Milwaukee considers driver training to tackle reckless driving crisis

By Edgar Mendez, Milwaukee Neighborhood News Service

Monique Meese is concerned about reckless driving in Milwaukee – a deadly threat that Acting Mayor Cavalier Johnson has declared a public health crisis.

Still, she’s hopeful for the next generation of drivers, which includes her 17-year-old daughter, Alannah.

The reason? More young people now have access to affordable driver training through the Milwaukee Recreation Driver Education program.

The City-County Carjacking and Reckless Driving Task Force, which includes government officials and community members, has identified expanding access to driver training as a way to combat reckless driving.

Such efforts are badly needed because “Milwaukee is on a whole new level and has gotten worse” when it comes to dangerous driving, Meese said.

Her daughter, a junior from Rufus King High School, is one of more than 7,600 students to take part in the driver training program since it was relaunched in 2016.

Now called MPS Drive, the program had been suspended for 10 years in Milwaukee public schools due to a lack of funding before advocates pushed to bring it back.

Meese said her daughter started her classes virtually in September 2021 and was initially nervous about hitting the road. But when the time came for Alannah to demonstrate her skills in person after completing the written exam, she was ready.

“My daughter felt confident when she went for the practical exam and felt that she wouldn’t have passed without taking the lessons,” Meese said.

Alannah is now one of 4,855 people to have earned their probationary license through the program since 2016, said Jodie Donabar, driver training supervisor for Milwaukee Recreation, also known as MKE REC.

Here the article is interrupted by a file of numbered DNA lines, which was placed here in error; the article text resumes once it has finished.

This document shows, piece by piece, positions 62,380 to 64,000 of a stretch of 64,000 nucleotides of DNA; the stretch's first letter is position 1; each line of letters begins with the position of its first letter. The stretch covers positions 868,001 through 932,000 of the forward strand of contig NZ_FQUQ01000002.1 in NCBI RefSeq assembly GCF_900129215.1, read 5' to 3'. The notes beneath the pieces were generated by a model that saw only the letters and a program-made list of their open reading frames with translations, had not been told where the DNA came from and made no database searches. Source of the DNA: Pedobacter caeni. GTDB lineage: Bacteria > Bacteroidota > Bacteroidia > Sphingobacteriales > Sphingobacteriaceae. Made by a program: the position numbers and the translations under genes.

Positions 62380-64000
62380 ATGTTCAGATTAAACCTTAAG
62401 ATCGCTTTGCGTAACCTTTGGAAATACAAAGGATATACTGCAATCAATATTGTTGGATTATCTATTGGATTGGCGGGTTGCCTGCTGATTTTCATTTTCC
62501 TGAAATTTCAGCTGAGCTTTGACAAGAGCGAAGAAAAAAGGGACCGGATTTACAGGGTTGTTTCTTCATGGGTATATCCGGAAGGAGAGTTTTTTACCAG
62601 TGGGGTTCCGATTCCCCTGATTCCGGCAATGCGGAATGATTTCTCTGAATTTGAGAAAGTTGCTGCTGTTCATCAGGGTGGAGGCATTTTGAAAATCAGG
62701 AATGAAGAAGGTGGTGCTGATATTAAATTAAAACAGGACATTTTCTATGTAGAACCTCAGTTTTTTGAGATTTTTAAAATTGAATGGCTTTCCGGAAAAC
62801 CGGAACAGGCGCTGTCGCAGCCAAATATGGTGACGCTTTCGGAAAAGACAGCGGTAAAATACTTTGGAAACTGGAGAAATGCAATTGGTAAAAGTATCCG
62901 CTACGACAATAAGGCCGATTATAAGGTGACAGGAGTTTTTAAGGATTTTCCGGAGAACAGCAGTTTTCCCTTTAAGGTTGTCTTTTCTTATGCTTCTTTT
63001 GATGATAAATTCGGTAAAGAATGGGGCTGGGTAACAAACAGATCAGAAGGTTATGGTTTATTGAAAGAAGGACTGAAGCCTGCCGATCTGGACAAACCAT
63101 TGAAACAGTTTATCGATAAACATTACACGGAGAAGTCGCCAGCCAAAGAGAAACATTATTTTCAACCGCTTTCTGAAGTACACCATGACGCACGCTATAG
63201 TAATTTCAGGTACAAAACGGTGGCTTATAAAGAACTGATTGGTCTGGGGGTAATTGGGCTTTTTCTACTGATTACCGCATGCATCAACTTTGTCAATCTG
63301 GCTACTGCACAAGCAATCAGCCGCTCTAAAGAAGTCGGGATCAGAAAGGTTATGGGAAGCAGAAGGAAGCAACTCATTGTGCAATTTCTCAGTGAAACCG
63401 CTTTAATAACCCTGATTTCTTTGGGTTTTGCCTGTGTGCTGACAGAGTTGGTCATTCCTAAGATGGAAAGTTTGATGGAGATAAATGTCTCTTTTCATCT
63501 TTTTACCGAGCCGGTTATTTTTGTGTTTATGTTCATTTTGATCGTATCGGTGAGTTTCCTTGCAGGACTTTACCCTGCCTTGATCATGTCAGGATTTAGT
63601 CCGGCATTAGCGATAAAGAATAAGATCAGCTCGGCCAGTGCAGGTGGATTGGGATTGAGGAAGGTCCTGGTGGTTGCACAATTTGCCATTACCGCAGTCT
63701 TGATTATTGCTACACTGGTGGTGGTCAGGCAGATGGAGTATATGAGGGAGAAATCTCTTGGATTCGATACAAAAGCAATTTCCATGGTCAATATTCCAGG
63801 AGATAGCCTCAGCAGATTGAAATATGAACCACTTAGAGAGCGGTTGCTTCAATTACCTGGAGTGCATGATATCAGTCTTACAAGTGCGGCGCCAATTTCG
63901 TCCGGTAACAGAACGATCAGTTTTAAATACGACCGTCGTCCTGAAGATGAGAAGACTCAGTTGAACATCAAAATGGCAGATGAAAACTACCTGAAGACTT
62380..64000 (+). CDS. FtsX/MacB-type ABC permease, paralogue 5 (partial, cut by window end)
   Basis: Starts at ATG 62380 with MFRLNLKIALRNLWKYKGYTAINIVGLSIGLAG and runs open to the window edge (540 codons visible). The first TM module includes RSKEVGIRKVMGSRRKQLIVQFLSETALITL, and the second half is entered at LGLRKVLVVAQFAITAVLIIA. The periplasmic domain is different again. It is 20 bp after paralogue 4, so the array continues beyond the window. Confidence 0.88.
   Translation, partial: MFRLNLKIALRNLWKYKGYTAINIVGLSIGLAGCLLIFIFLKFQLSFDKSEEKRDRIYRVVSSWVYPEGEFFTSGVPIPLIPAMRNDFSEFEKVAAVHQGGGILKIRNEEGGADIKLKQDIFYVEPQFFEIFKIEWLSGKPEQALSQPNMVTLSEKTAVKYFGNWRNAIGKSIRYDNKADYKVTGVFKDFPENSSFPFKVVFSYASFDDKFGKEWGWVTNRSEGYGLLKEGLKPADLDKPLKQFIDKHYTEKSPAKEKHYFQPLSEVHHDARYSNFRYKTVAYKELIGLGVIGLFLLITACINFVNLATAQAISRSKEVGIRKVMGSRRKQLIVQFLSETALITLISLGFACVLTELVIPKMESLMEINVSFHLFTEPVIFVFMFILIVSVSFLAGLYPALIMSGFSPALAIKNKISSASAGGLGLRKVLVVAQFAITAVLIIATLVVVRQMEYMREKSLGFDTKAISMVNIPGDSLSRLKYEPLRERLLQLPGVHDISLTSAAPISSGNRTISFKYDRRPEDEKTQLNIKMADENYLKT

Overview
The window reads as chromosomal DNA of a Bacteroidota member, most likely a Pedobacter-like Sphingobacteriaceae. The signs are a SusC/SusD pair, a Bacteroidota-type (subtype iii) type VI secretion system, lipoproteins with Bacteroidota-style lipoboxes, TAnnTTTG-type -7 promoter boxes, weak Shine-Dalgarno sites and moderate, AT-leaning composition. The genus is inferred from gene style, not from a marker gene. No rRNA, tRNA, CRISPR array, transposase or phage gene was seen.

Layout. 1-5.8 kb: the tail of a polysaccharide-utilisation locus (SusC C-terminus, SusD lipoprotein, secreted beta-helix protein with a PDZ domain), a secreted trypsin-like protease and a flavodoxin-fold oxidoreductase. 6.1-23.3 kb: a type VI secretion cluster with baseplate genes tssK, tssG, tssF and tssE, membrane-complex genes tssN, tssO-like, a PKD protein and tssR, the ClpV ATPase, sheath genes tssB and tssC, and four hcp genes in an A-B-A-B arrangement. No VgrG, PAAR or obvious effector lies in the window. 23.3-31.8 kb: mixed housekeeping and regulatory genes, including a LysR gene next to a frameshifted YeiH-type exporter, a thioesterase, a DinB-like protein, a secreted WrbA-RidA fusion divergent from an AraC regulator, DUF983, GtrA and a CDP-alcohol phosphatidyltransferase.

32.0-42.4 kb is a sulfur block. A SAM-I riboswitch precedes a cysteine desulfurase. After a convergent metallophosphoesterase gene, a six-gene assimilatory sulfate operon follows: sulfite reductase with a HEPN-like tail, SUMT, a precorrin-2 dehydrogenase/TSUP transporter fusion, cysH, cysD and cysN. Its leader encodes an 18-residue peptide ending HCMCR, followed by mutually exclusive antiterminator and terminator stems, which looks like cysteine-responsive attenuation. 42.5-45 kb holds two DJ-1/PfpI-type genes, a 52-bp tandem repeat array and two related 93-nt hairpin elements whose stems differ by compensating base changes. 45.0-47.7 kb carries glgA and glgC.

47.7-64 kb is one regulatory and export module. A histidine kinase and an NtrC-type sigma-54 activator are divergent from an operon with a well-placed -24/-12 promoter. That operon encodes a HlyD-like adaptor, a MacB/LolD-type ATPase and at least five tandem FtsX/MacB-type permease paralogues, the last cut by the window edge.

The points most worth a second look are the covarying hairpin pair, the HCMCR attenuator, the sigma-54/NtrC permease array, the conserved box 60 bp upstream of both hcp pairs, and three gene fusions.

Teen drivers were involved in 3,278 crashes in Milwaukee County, killing 13 and injuring 1,379 in 2021, according to the most recent data from the Wisconsin Department of Transportation. Speed ​​was identified as a factor in 551 of these crashes and in 10 fatalities. In total, there were 86 road deaths in Milwaukee County in 2021, with speed being a factor in 36 deaths.

Road deaths are on the rise across the country

Communities nationwide are seeing increasing casualties from speeding and reckless driving, especially during the pandemic. That includes elsewhere in Wisconsin, where residents are pushing for solutions in cities such as Madison and Appleton.

The National Highway Traffic Safety Administration projects 31,720 people died in road crashes from January to September 2021, up 12% from the previous year’s projections.

“We must change a culture that accepts as inevitable the loss of tens of thousands of people in traffic crashes,” NHTSA Deputy Administrator Steven Cliff said in a Feb. 1 statement. “This will require a transformational and collaborative approach to safety on our country’s roads.”

Wisconsin recorded about 601 road deaths in 2021, preliminary state data shows — above the 2017-2020 average of 578.

As deaths mount in Milwaukee, Johnson said in December he was recklessly driving a public health crisis — his first official act as mayor after replacing Tom Barrett, who stepped down to become ambassador to Luxembourg. The issue has drawn significant attention in Johnson’s campaign to retain office, with Johnson calling for stronger driver training, traffic enforcement and community engagement around the issue. He faces the Elder Ald. Bob Donovan, who said “an atmosphere of anarchy” around driving has emerged in Milwaukee and the city needs to expand its police force to keep up.

Cars and pedestrians cross an intersection surrounded by two-story buildings.

South Cesar E. Chavez Drive and West Greenfield Avenue are considered one of the most dangerous intersections in Milwaukee. (Credit: Edgar Mendez/Milwaukee Neighborhood News Service)

Impact of COVID-19